#include <iostream>

int main()
{
struct students
{
char name[10];
int SSN;
char cardtype[10];
float balance;
} array[10];

for ( int i = 0; i < 10; i++ )
{
std::cout << "Enter student name\n";
std::cin >> array.name[ i ];

std::cout << "Enter social security number\n";
std::cin >> array.SSN;

std::cout << "Enter card type\n";
std::cin >> array.cardtype[ i ];
}

return 0;
}

i have a problem with this code, my cin statement is only reading in one character i think, how do i fix this?

Don't ask it to read only one character.
(And read some of the other responses above.)
(And please make an attempt at a fix!)
(And please learn to use code tags.)

with this structure it says Given your definition, it should be possible to write the declaration:
CARD holder[10];

what does this exactly mean? im really confused.

my structure:

#include <iostream>

using std::cout;
using std::cin;
using std::endl;

int main()
{
struct students
{
char name[10]; //name of student
int SSN; // social security number
char cardtype[10];
float balance;
} array[10];

for ( int i = 0; i < 10; i++ )
{
cout << "Enter student name\n";
cin >> array.name;

cout << "Enter social security number\n";
cin >> array.SSN;

cout << "Enter card type\n";
cin >> array.cardtype;
}

return 0;
}

with this structure it says Given your definition, it should be possible to write the declaration:
CARD holder[10];

what does this exactly mean? im really confused.

my structure:

#include <iostream>

using std::cout;
using std::cin;
using std::endl;

int main()
{
struct students 
{
char name[10]; //name of student
int SSN; // social security number
char cardtype[10];
float balance;
} array[10];

for ( int i = 0; i < 10; i++ )
{ 
cout << "Enter student name\n";
cin >> array[i].name;

cout << "Enter social security number\n";
cin >> array[i].SSN;

cout << "Enter card type\n";
cin >> array[i].cardtype;
}





return 0;
}

I am a bit confused by your question but if you are asking what I think then, you have to think as structs as new data types(like int,float,char,...). They are your own defined ones so whenever you need one you just declare it like any other datatype.

#include <iostream>

//this is creating your own datatype named student
//you use it the same as you would any other datatype
struct student
{
  char name[10];
  int SSN;
  char cardType[10];
  float balance;
};

int main()
{
  
  student freshman[10];//creating 10 "freshman"
  
  std::cout<<"Enter the first freshman name"<<std::endl;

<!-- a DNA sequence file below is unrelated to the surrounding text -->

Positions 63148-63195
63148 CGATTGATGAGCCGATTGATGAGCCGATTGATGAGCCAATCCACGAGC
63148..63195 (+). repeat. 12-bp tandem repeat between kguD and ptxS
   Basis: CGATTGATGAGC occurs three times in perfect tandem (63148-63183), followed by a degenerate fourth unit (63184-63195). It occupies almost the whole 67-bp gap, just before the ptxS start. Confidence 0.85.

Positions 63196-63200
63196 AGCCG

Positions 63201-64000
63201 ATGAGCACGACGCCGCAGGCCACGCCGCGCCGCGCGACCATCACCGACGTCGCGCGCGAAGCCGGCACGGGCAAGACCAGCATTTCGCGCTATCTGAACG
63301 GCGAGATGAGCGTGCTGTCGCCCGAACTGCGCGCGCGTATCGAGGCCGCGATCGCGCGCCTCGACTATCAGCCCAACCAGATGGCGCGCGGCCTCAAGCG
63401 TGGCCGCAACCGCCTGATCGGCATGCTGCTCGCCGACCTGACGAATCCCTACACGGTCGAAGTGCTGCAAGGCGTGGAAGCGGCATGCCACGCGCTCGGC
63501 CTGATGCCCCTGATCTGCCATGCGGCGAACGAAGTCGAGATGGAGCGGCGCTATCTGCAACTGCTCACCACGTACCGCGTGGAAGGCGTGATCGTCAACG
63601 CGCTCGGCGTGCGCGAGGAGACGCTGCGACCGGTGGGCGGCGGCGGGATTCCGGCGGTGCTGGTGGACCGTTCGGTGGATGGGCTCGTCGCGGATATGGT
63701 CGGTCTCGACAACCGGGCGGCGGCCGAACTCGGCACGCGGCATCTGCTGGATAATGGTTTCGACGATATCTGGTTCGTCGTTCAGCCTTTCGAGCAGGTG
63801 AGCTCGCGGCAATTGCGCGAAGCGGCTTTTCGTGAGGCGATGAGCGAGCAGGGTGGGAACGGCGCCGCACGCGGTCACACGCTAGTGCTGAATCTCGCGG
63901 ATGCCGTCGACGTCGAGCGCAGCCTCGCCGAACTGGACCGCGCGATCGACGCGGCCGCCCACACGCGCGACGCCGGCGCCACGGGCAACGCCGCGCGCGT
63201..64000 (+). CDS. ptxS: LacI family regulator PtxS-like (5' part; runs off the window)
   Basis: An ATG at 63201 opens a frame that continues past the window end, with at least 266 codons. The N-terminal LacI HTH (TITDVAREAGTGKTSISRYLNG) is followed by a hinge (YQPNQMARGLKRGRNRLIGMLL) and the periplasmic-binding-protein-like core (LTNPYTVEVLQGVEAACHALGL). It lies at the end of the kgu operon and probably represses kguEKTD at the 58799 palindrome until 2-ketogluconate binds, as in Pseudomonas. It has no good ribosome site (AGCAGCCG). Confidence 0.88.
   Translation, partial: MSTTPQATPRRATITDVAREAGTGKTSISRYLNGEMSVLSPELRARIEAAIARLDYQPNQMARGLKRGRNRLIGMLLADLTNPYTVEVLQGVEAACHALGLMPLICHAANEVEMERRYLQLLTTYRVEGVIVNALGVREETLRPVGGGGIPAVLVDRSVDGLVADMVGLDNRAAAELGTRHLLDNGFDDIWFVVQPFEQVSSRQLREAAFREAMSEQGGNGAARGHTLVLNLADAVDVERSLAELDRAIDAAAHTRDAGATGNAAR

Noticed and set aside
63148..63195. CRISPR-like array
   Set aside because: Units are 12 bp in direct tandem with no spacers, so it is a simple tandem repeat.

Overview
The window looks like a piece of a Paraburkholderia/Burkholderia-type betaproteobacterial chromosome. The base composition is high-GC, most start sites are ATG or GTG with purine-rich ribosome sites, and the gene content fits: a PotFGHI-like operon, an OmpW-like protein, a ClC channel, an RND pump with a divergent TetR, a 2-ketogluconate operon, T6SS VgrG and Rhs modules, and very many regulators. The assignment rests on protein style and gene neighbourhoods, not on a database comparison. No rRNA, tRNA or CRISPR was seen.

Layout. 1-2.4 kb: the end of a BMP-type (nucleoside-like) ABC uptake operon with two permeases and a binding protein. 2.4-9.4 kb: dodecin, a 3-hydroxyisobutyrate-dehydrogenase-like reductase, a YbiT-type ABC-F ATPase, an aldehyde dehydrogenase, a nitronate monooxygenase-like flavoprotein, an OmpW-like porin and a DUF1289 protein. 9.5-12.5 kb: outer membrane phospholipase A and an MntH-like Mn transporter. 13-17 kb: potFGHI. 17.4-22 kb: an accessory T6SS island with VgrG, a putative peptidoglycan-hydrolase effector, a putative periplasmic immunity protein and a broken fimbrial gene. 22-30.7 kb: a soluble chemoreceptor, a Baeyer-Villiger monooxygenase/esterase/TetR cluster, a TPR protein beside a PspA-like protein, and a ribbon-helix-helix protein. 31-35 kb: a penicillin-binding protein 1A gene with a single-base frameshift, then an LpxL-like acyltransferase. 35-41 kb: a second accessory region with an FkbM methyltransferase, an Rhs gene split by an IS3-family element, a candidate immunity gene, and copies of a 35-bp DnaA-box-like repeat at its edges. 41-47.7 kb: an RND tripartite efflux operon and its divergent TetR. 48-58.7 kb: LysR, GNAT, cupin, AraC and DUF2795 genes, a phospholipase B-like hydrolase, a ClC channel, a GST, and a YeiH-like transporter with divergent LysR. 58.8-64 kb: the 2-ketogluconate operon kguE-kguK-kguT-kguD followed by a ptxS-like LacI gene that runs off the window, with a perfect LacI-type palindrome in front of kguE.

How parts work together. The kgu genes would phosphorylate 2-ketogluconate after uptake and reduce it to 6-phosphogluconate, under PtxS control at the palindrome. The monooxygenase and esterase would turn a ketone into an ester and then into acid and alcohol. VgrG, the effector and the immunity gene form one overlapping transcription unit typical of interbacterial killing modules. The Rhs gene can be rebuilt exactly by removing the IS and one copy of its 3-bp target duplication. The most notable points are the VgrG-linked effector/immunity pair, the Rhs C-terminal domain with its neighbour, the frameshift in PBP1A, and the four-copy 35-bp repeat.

std::cin>>freshman[0].name;
  std::cout<<"Enter the first freshman's SSN"<<std::endl;
  std::cin>>freshman[0].SSN;
  //so on and so forth
  return 0;
}

ok i have to right a function called AddHolder - that allows the user to insert a record into the database. i never lerned about how to do this, can anyone help?

my code:

#include <iostream>

using std::cout;
using std::cin;
using std::endl;

int main()
{
  struct students 
  {
    char name[10];        //name of student
    int SSN;              // social security number
    char cardtype[10];
    float balance;
  } array[10];

  for ( int i = 0; i < 10; i++ )
  { 
    cout << "Enter student name\n";
    cin >> array[i].name;

    cout << "Enter social security number\n";
    cin >> array[i].SSN;

    cout << "Enter card type\n";
    cin >> array[i].cardtype;
  }





return 0;
}

can anyone help with this function?

I think you need to ask a better question.

with this structure it says Given your definition, it should be possible to write the declaration:
CARD holder[10];

what does this exactly mean? im really confused.

What are you talking about? Where did CARD enter the picture?

ok i have to right a function called AddHolder - that allows the user to insert a record into the database.

Where???

Copy and paste your exact code. If you have not even got the function name in your code, you're really asking someone to write it for you -- don't. Make an attempt.

Where is the attempt?

#include <iostream>

using std::cout;
using std::cin;
using std::endl;

int main()
{
  struct students 
  {
    char name[10];        //name of student
    int SSN;              // social security number
    char cardtype[10];
    float balance;
  } array[10];

  for ( int i = 0; i < 10; i++ )
  { 
    cout << "Enter student name\n";
    cin >> array[i].name;

    cout << "Enter social security number\n";
    cin >> array[i].SSN;

    cout << "Enter card type\n";
    cin >> array[i].cardtype;
  }
   return 0;
}

For that matter, where is CARD?